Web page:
Alan, some good questions for you. Did Hemming ever say how he got back to LA after the Big Event?

      Phil also said the guy dressed like him on the Shadow bus that day was Felix Rodriquez. Did you ever come across any info about that?

      Do you think Phil and me were being set up or to learn the inside of the operation or both?

  16. Mel Barney says:

    Proof of Jack Ruby’s U. S. Government Secret Security Clearance is contained in my book FOUR WARS. On September 1, 1961 Jack Ruby produced a secret clearance and was an observer on two secret flights that I was conducting for a CIA test bed. No one was allowed to observe these flights without a ‘need to know’ and a U. S. Security Clearance. The flights were demonstrations of automatic flight at a 200 foot altitude. At this altitude the intruding aircraft was ‘invisible to intercepting radars’. I recognized Ruby from visits to his Carousel Club. for more information visit http://www.melbarney.com, or email. barney.mel@gmail.com

  17. Carol says:

    Whatever we learn will be incorporated into our web site below:

    http://www.combatreform.org/THEJFKRESEARCHSITE

    Keep up the good work, Jeff!

  18. LMB says:

    The part of US History (the assassination of President John F. Kennedy) that most of Americans born at the time, still grapple with today.

    Napoleon said “History is written by the winners”

    Almost five decades later, some documents still classified and the whole truth never told to the American public. Why ?

  19. John Fiorentino says:

    Jeff:

    I am a lone-nutter, but I wish you well on the 25th. It’s time for it all to come out.

    • Frankie Vegas says:

      Good on you! I really like it when students of the assassination can put differences aside to demand the release of the files. I think this year should be about all of us getting the records and not CT vs LN (to use popular terms).

      • John Fiorentino says:

        Thanks Frankie:

        Although I don’t know you personally, I agree with your post.

        I’ve been researching the assassination for years and have written a book (as yet unpublished) which includes an intro by Dr. John K. Lattimer, Author of “Kennedy and Lincoln.”

        I’ve read the CIA’s drivel about “logistical reasons” for not complying with the JFK Records Act and it rings hollow.

        The CIA’s dealings with the HSCA also leave much to be desired.

        Even though I am not a fan of Blakey’s I agree with him on this one.

  20. Nova Stafford says:

    I thank you for your efforts to finally get us the truth. Yes, it is time and I think we are all more than ready to hear it, also to know what the government is really capable of keeping from us.
    Best wishes for the 25th! Also, stay safe and keep your head down.

  21. Frankie Vegas says:

    Best of luck Mr Morley!

  22. Austin Sydney says:

    Best of luck … Did you ever have the chance to meaningfully interview Carlos Bringuier?

  23. Al Luna says:

    Good Luck. What time and is it open to the publc?

  24. Jim Glover says:

    Hi Jeff, I think it would be good to appeal to Judges sense of them losing power to the executive in most cases. Let them know that most of the world does not believe in the “Lone nut theories” of JFK MLK and RFK and let them know that RFK Jr. is now with us on that.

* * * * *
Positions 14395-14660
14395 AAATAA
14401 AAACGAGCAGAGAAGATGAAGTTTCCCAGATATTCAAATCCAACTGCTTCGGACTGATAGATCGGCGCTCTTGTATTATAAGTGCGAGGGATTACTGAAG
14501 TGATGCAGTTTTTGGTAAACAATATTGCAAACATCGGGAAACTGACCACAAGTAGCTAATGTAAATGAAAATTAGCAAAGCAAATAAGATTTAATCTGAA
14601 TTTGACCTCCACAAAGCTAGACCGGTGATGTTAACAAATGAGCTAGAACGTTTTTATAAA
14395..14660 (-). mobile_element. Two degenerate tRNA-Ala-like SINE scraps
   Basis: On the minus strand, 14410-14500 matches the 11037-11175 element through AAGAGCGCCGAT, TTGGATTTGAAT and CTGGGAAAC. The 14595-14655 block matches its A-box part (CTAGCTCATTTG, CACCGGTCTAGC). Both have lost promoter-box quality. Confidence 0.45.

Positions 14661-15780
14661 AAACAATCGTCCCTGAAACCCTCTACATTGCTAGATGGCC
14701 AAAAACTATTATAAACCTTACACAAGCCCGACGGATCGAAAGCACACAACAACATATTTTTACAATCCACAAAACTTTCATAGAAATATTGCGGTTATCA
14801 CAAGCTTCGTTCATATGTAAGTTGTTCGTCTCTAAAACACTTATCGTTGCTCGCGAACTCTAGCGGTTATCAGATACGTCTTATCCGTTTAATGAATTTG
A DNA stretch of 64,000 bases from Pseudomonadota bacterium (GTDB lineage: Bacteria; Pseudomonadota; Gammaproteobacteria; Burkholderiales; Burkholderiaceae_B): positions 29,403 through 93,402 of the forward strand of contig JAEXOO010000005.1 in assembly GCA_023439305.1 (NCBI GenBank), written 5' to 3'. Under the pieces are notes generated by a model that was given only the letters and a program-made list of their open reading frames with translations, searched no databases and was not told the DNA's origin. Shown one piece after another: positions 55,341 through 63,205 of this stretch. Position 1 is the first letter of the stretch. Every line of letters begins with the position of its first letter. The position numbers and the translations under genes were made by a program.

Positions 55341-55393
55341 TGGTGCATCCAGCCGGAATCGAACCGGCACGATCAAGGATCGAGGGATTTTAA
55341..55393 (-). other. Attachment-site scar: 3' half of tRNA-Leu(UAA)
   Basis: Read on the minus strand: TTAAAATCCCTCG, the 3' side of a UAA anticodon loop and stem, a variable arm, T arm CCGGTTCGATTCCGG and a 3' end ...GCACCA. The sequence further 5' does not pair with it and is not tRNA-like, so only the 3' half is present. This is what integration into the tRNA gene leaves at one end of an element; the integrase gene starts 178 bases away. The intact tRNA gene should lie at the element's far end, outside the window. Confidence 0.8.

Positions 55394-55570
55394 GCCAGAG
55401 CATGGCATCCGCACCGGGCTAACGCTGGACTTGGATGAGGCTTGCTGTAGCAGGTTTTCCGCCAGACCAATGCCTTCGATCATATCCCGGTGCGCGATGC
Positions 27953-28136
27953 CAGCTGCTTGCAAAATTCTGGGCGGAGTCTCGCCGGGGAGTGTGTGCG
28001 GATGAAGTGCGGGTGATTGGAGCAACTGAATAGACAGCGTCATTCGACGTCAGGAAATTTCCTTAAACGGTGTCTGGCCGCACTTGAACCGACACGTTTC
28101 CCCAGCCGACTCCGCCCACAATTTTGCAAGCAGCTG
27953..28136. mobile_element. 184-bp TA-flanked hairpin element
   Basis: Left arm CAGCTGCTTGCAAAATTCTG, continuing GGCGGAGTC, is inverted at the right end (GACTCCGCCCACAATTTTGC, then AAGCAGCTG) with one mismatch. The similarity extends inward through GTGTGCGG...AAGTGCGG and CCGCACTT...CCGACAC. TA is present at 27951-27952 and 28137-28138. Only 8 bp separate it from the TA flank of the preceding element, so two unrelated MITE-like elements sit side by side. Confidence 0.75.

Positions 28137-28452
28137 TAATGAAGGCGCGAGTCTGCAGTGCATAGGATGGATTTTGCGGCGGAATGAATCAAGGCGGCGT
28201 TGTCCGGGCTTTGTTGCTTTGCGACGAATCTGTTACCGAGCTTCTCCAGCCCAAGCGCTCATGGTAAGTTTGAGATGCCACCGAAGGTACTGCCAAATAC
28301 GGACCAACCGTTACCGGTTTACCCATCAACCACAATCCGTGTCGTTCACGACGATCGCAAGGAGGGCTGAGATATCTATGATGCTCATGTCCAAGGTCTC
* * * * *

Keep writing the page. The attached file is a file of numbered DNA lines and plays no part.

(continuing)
Let them know that they should decide what records are important and if the public can handle the truth for what is democracy without the truth that is hidden.

    Also they should know that anything “Sensitive” and “Human source” records are held back from the public and that i jim Glover was told about the JFK assassination before it happened and am an eyewitness to many things hidden and have reported it over the years to Justice, FBI, Presidents including Obama. And let them know that the CIA has admitted that they have no way to find anything that they do that is considered illegal and ask them, the Judges to be the Judge!

    Transparency for democracy is up to them while the executive punishes investigative Journalists, researchers, Whistle blowers. Searchers of the truth are the ones who can find and report crimes and misdeeds of the Executive Branch while the Judiciary Branch has been expected to go along with this state of affairs.

    Best of Luck, Jim

  25. Ruben Castaneda says:

    Stay with it, Jefferson, keep assembling those puzzle pieces. They are fighting this so hard — I wonder what else might be in those files?

  26. Winfred Adams says:

    An Operational Readiness Inspection of F104 Fighter Interceptor Base at Big Springs, Texas was active on Nov. 23, 1963. I was temporally assigned to be Armament System Inspector. An armed F104 was airborne over Dallas and exploded during the Kennedy event. The base inspection was terminated at that instant. No person ever brought up that airborne explosion; however, an investigation of that explosion had to occur. Your FOI might be the trick to open that door.

  27. Jim Conley says:

    Hope to meet you in Dallas this year.
    I became aware of both yourself and your efforts through the Mary Ferrel site.
    I can’t express enough my appreciation of you courage and work in this area.
    I then began more less a an effort to get anyone I encounter on the matter to see your interview for their thoughts.
    This is the closest we are to confirming a working relationship in New Orleans with LHO and CIA
    This is critical thus the stonewalling by CIA.. Please keep up the fight